"In my opinion, a practice policy to track ALL ordered tests (as now introduced at [the] Clinic), is not essential, and (as pointed out by [Dr B]) results in significant workload. I would not expect all practices to do this, and the College Aiming for Excellence does not require such a policy. Tracking of 'significant' tests is however clearly established as a standard for general practice.
Thus the question in this case boils down to whether the elevated PSA (done for diagnostic and not screening purposes), was sufficiently elevated to justify tracking the follow-up test. Although this is clearly a contentious area, with no clear guidance from current guidelines, my opinion remains that the follow-up test in this case was 'significant', and therefore justified follow-up and tracking according to the existing College guidelines and the practice's own policy. My opinion takes into account not just the abnormal PSA level, but also the patient's age and satisfactory clinical status. In addition I would normally take into account the patient's own opinion (after discussion), which did not happen in this case. Therefore I differ from [Dr B] in this respect, but accept that opinions differ even amongst experts in the field! It would be interesting to do a survey on the topic."
Code of Health and Disability Services Consumers' Rights
The following Rights in the Code of Health and Disability Services Consumers' Rights are applicable to this complaint:
Right to Services of an Appropriate Standard
(1) Every consumer has the right to have services provided with reasonable care and skill.
(2) Every consumer has the right to have services provided that comply with legal, professional, ethical, and other relevant standards.
(5) Every consumer has the right to co-operation among providers to ensure quality and continuity of services.
Right to be Fully Informed
(1) Every consumer has the right to the information that a reasonable consumer, in that consumer's circumstances, would expect to receive, including -
(c) advice of the estimated time within which the services will be provided; and
(f) the results of tests; …
Other relevant standards
In his advice, Dr Carey-Smith quoted from the 3rd edition of the Royal New Zealand College of General Practitioners' publication Aiming for Excellence: RNZCGP Standard for New Zealand General Practice (2008). The second edition, published in 2002, is more relevant to this case, although the standards are comparable to those quoted by Dr Carey-Smith.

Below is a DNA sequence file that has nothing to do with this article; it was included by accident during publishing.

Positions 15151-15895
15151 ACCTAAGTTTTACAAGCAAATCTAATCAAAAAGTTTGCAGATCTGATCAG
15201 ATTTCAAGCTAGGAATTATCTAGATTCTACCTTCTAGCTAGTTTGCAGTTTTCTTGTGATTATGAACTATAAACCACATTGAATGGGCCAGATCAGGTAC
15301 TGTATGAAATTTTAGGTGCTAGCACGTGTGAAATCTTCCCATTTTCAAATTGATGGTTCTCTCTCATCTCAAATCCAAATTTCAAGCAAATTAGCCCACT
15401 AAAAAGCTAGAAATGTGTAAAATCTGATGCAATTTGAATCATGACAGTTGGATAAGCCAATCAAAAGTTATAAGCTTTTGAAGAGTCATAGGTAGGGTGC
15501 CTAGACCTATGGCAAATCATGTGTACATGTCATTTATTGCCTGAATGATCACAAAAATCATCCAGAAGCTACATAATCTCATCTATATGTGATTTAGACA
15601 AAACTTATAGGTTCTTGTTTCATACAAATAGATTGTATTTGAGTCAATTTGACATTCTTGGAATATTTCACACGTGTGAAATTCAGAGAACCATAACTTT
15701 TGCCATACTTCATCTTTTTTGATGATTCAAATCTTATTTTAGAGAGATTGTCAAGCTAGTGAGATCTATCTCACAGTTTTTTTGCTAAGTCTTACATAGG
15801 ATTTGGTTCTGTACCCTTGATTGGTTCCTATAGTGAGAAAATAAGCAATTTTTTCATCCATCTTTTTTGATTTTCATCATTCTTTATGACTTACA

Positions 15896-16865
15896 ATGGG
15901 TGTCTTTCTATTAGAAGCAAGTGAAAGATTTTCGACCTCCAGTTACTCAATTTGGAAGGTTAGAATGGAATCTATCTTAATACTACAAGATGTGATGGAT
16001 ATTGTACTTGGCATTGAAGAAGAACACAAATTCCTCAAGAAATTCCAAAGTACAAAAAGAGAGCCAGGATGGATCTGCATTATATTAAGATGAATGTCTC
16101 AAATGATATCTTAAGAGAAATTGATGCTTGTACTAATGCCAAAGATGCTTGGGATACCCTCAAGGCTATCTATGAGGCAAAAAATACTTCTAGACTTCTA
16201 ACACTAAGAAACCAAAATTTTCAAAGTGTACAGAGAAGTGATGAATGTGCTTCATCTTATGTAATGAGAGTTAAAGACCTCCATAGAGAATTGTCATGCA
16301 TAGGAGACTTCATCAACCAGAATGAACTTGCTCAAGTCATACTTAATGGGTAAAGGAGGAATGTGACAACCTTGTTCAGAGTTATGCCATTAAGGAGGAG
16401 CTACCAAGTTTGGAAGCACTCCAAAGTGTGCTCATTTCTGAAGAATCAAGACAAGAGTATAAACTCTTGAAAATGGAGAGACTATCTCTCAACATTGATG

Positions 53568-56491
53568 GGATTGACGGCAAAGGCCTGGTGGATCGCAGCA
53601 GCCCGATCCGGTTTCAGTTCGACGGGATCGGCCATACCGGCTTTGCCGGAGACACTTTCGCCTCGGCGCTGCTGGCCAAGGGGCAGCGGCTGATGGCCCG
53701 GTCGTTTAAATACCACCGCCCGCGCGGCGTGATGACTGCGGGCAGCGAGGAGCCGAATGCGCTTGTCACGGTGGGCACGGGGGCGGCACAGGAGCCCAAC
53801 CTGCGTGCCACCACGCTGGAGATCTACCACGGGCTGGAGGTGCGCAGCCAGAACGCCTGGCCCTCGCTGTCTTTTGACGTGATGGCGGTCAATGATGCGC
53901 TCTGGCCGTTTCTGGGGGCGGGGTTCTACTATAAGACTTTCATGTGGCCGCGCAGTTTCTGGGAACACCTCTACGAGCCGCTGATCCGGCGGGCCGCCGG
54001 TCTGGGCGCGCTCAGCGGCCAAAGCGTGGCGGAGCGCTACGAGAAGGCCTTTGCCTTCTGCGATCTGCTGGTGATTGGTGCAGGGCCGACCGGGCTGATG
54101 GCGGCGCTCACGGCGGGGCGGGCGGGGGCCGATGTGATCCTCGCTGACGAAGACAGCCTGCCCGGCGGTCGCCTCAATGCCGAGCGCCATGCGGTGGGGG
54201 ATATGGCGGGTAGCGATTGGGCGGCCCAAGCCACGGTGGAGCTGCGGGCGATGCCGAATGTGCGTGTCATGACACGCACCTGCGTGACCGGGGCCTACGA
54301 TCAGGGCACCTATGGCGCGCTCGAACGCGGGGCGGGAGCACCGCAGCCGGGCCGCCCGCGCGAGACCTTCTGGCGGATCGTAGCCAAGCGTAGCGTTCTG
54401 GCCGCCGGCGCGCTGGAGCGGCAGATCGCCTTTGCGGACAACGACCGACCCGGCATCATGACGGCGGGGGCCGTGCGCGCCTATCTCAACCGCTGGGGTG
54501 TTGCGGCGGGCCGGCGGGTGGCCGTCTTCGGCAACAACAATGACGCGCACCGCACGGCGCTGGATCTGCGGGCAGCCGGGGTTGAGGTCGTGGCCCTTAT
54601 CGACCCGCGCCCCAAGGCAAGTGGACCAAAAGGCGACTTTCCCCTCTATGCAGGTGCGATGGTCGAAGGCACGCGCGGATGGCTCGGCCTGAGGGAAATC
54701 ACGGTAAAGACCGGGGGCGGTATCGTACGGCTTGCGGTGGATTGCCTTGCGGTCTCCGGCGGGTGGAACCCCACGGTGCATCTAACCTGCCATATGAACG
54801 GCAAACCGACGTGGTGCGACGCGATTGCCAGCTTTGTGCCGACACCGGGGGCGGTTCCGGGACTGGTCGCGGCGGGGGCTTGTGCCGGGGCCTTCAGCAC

The practice targets patients in identified national or regional health priority areas.
There is a process for active follow up of patients identified as having conditions in a national or regional health outcome priority area.
There is a system to manage patient test results and medical reports.
There are procedures to track and manage patient test results, medical reports, investigations and follow up missing results.
Opinion: Breach - The Clinic
April 2006 PSA test
Mr C's PSA test on 24 April 2006 showed a raised level of 10.8µg, which my expert, Dr Keith Carey-Smith, considered "mildly abnormal, necessitating further action". However, there is no evidence that Mr C was told what a PSA result means or of the significance of his raised level. Dr B believes that he would have tried to contact Mr C by telephone and invite him in for a face-to-face consultation (since PSA results are complicated to explain), but he did not document this.
At the time any test is proposed, patients have a right to be told by their doctor why the test is recommended, and when and how they will be informed of the results. If a doctor or medical centre has a standard practice of not notifying normal test results, patients must be informed and their consent obtained to non-notification in such circumstances. It must be made clear to patients that they are entitled to be notified of all test results, and that even if they agree to be notified only of abnormal results, they are welcome to call the medical centre and check if their results have been received and what they are. Finally, in the absence of any other arrangement being made, when results are received by a medical centre, the patient must be informed. This is especially important if the results raise a clinical concern and need follow-up.